Saturday, March 31, 2012

Of the loss one can afford

Points of no-return seem to be a constant belief in my mind. Unconsciously it happens, the felt thought that there are some things that can’t actually happen, they should not. It’s a strong belief that to some extent my mind will unconsciously try not to believe the world could push some vertices that far. For instance, it’s hard for my mind to believe how far one can feel pain, and endure to it… sometimes I end up having the unconscious thought that it can’t possibly ever be this constant. One will lose consciousness, or get used to it. It can’t be possible that some things could happen.

And yet, as they happen, somehow, when the mind is prepared, the loss can be affordable. Things aren’t over when we lose money, nor material things. It is not the end of the world. Good things come to an end, the youth, the beauty, the health, the affections are gone. Departures occur and we are again separated. You can screw it up and, you know… misconnect. And yet, even when hope seems done, even if you’ve been through hell, even if you feel handicapped, you realize you’re still alive. I can feel it to be a disturbing thought sometimes, the way there aren’t endings: the limits are unbounded and one can fall even further. But it can also extend to happiness, which can always be regained.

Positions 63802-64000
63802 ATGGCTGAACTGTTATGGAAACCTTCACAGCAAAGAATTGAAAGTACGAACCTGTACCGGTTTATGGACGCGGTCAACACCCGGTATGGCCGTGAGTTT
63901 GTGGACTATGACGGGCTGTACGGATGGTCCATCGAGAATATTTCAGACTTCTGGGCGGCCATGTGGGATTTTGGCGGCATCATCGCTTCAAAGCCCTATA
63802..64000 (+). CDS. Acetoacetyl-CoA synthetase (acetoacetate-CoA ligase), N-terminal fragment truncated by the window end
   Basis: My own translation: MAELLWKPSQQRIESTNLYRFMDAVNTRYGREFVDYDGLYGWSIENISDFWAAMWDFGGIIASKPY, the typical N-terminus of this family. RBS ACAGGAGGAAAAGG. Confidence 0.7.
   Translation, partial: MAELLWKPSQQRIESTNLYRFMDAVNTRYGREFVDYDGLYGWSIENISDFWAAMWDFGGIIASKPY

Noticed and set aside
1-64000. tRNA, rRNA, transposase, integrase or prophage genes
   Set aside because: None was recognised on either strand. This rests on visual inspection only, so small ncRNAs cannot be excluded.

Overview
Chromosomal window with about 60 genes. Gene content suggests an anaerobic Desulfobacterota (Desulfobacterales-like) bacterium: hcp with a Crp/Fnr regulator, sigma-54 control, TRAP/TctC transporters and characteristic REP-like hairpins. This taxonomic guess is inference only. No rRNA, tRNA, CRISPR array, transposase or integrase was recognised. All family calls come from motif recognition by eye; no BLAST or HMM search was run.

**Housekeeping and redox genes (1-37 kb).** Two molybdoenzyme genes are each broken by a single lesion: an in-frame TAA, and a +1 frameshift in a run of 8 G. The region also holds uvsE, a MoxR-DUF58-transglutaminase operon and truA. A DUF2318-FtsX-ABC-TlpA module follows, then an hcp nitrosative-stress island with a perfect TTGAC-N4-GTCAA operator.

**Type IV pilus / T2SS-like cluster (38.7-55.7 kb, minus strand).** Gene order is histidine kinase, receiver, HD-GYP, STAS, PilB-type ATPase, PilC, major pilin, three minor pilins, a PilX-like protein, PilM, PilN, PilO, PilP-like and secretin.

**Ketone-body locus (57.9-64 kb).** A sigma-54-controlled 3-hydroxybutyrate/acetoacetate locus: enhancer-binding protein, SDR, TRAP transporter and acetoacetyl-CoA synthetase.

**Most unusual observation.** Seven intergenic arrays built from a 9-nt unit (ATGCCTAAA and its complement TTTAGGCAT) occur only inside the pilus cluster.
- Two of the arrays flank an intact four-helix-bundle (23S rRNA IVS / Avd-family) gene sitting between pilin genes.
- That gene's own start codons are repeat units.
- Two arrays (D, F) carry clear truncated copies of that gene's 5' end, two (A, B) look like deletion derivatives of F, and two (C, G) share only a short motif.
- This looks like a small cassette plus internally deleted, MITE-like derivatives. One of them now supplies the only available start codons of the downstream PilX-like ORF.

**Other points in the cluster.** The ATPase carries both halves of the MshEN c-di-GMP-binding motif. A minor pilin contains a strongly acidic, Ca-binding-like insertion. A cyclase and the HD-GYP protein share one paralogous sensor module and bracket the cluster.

That is a ground to explore, the way hope is that little and apparently fragile line that makes us believing. And when that line is cut apart, the world seems to shatter, but a prepared mind seems to support it. But to consider hope a mindtrap is fast conclusioning, a more dangerous mindtrap. Hope is clearly beneficial in certain scenarios, it’s what makes us still fight even when one branch of hope seems destroyed. But sometimes it seems I’m better off without it. There are situations in which a very clear and sounding no or yes is much better than a perhaps, or a not promised someday

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